Three major themes run through the stories to follow:
Russia is not Ukraine. Almost immediately following the arrival of Russian occupation forces, the Ukrainian letter “Ï” (“ee”, as in “Kиїв”) assumed an expanded meaning. The Cyrillic letter “Ï” exists in the Ukrainian, but not the Russian, alphabet. The letter became a potent symbol of resistance in Russian-occupied territories, easily splashed on walls, pavements, and official signage as its existence denies the notion that Ukraine is nothing more than a subset of Russia.
Ukrainian and Russian alphabets share many letters while not being identical. Similarly, the languages and cultures share considerable history. Russian influence on Ukraine—some of it welcomed, much of it not—can neither be denied nor “cancelled.” Yet that influence was filtered through experiences distinct to Ukraine and Russia. The result has been differing experiences, values, and conceptions of the human condition. Ukraine and its culture cannot be subsumed within a grandiose and false concept of a “Russian world.” As the essays presented here reveal, Ukraine is not Russia. Ukrainians appreciate such difference, embrace it, and, through artistic expression, have sought to strengthen it.
Youth culture matters. Over the past three decades, young Ukrainians have created a lively and distinctive popular culture through music—including their own brand of hip-hop—and social media. Ukrainian youth culture has triumphed over internal differences across the country. Ukrainian has been the language of that culture. Whether cultivated by official and commercial outlets—The Simpsons appeared in Ukrainian rather than Russian translation—or homegrown social media-produced formats—this new culture has remained, first and foremost, fun.
Several of the articles presented here demonstrate how a distinct Ukrainian youth culture extends throughout the country, reshaping the society and its culture. As some Russian-language rappers from Eastern Ukraine came to realize, the Russian scene was considerably less relevant and compelling than what was happening throughout the rest of Ukraine. They switched to relying on Ukrainian for self-expression because it better communicated their emotions and world view, rather than out of any sort of political agenda.
Art endures; politics are fleeting. Renowned tango historian Robert Farris Thompson once observed that culture is forever; it is politics and ego that fade. The search for understanding of the human condition, shared identity and values, and creative expression evident in all of the stories presented here point to a contemporary Ukraine programmed to resist and to sustain itself in the face of the Russian onslaught. Ukrainians have created their own unique society and culture to be shared with other Ukrainians. That culture’s individual components may at first appear modest, but combined, they have emerged as heroic. The arts have reshaped the course of Ukrainian history and will frame the country’s future as well.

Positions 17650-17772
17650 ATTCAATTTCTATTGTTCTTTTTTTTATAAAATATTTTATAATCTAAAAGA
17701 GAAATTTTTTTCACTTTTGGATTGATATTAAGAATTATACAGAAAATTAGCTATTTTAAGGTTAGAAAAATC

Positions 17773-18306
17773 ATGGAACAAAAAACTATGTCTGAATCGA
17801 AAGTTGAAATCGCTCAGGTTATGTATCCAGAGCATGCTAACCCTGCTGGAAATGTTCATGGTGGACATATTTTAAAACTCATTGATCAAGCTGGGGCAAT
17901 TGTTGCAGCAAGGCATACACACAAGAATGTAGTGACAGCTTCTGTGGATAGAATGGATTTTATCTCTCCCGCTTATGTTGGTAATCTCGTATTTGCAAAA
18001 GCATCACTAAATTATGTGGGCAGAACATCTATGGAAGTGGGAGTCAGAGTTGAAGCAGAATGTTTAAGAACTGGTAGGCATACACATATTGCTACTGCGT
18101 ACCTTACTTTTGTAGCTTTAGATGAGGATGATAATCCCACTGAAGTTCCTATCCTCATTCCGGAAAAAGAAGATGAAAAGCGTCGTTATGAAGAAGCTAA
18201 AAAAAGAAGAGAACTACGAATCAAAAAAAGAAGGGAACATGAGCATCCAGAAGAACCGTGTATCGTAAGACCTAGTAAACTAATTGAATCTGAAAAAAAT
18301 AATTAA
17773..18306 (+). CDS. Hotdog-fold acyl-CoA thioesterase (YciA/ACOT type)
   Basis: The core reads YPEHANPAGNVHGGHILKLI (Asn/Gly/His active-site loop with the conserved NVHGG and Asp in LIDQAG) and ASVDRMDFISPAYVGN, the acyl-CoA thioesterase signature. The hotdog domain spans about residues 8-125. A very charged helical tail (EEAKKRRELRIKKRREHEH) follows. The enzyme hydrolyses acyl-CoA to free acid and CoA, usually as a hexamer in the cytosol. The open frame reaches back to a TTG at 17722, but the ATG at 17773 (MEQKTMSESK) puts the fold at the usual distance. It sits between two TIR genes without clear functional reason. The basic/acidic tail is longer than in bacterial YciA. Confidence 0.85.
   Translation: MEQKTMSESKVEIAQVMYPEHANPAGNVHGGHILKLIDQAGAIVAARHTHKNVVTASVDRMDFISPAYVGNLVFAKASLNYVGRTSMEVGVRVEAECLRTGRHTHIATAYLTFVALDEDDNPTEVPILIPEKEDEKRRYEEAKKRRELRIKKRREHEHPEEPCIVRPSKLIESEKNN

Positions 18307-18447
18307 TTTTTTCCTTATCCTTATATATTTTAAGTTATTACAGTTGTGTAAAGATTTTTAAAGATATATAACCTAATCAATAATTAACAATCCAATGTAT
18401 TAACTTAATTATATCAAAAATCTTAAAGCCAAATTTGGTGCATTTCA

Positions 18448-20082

The Ukrainian response to the 2022 Russian invasion has inspired a new appreciation for the country, both within and beyond Ukraine. The steadfastness of Ukrainians in the defense of their country has surprised many. The stories presented here highlight the ways in which Ukrainians have long explored the meaning of their country and culture through the arts. They show the manner in which the arts and their creators have empowered Ukrainians to confront the Russian invaders. These developments also offer intriguing clues about the culture, society, and politics of a post-war Ukraine.
The opinions expressed in this article are those solely of the author and do not reflect the views of the Kennan Institute.
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About the Author
Blair A. Ruble
Former Wilson Center Vice President for Programs (2014-2017); Director of the Comparative Urban Studies Program/Urban Sustainability Laboratory (1992-2017); Director of the Kennan Institute for Advanced Russian Studies (1989-2012) and Director of the Program on Global Sustainability and Resilience (2012-2014)
The Kennan Institute is the premier U.S. center for advanced research on Russia and Eurasia and the oldest and largest regional program at the Woodrow Wilson International Center for Scholars. The Kennan Institute is committed to improving American understanding of Russia, Ukraine, Central Asia, the Caucasus, and the surrounding region though research and exchange. Read more